IN ITS Sept. 9 editorial, the Inquirer highlighted a reign of greed in government-owned and -controlled corporations and corporate financial institutions where officials raked in gargantuan salaries, allowances and bonuses by the tens of millions of pesos yearly. The editorial noted that the Department of Budget Management has disallowed allowances and bonuses it deemed excessive or illegal. However, the Commission on Audit ?merely winked at such violations? of government?s own rules.
Specifically, a presidential decree and an executive order, not to mention the Constitution, have failed to spark the COA into action as a watchdog. To our mind, COA?s myopia becomes puzzling in the face of a constitutional proscription against ?irregular, unnecessary, excessive, extravagant, or unconscionable expenditures? (Sec.2(2), Part D, Art. IX, 1987 Constitution). Certainly, between the fundamental law and congressional franchises of GOCCs, like Armand Arreza?s SBMA down to Macra Cruz?s MWSS and the CFIs, like the BSP and GSIS, the Constitution should prevail.
The Senate Committee on Finance, chaired by Sen. Franklin Drilon, has now validated gross abuse of remunerations and stock options by the gnomes of CFIs, like SSS? Thelmo Cunanan and Romulo Neri, in violation of their fiduciary duties. Moreover, the committee unearthed an obscure GOCC?the Manila Economic and Cultural Office in Taiwan, operating under a private corporate veil of existence since 1975?that has failed to remit its earnings to the national government and has refused government audit. Actually it is an informal Philippine embassy in Taipei which has apparently become a milking cow of Malacañang and politicians who use it to coordinate with taipans in the Binondo area during elections.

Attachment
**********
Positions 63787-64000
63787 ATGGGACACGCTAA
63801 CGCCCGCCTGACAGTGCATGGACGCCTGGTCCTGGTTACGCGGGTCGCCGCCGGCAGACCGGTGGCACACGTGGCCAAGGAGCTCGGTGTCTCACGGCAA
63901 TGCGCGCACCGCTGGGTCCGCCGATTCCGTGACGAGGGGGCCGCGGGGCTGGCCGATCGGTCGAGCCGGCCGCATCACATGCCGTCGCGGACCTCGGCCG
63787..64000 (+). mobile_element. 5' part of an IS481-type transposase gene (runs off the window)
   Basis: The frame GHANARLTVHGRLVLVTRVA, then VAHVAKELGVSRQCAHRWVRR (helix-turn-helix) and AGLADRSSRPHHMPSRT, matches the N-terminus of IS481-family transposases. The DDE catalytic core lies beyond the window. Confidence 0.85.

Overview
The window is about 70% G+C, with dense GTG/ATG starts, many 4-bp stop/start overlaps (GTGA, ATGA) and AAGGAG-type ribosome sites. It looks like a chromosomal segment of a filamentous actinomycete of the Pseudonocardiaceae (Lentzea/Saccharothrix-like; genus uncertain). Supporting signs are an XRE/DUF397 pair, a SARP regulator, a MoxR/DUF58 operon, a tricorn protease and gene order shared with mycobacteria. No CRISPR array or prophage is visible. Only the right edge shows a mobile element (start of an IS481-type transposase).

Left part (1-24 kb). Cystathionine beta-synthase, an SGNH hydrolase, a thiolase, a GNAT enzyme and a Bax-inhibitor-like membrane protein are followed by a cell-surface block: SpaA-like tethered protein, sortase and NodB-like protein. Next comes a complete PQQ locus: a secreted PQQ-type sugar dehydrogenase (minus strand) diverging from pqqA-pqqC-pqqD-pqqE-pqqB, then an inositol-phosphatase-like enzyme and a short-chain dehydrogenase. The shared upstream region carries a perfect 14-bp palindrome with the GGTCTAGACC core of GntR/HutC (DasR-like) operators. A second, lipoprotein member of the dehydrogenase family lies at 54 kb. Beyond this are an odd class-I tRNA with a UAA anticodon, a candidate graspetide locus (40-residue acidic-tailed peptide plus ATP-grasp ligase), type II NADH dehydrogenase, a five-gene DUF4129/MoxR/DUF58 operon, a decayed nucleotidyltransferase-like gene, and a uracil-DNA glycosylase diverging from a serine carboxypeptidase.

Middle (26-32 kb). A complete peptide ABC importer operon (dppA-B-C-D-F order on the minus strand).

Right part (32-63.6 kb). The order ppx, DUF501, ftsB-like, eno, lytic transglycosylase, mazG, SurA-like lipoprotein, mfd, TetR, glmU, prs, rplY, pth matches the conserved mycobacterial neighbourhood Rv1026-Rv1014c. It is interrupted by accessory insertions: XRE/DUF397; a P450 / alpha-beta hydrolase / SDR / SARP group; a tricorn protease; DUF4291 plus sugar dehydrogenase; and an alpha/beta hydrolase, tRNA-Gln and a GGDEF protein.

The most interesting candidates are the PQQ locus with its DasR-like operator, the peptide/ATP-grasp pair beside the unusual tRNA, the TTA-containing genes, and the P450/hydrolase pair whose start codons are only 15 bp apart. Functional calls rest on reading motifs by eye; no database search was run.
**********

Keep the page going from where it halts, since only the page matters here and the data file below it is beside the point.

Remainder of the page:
But the Drilon committee has not covered our regular foreign service posts, like the embassy in Tokyo which has devised since 1986 a scheme of ?collection rate? by which it has given its ambassador comparably smaller though still unconscionable salaries and allowances amounting to about $25,000 per month. His official residence, if rented, would cost the government not less than $50,000 a month and should be computed as part of the ambassador?s gross income. Likewise, the committee failed to touch the case of millions of pesos being distributed regularly by Malacañang?to whom and for what reasons are questions that have caused Annabelle Abaya, last peace adviser of the Arroyo government to the GRP-MILF negotiations, a lot of migraine attacks.
It indeed appears that the financial mess at the GOCCs and CFIs has continued and aggravated because of the inhibition of the COA to exercise its mandate. Its wink at the captains of the GOCCs and the gnomes of CFIs has constituted patent criminal conspiracy and constitutional nonfeasance, for which the people expect the Drilon committee to make the COA accountable.
?NELSON D. LAVIÑA,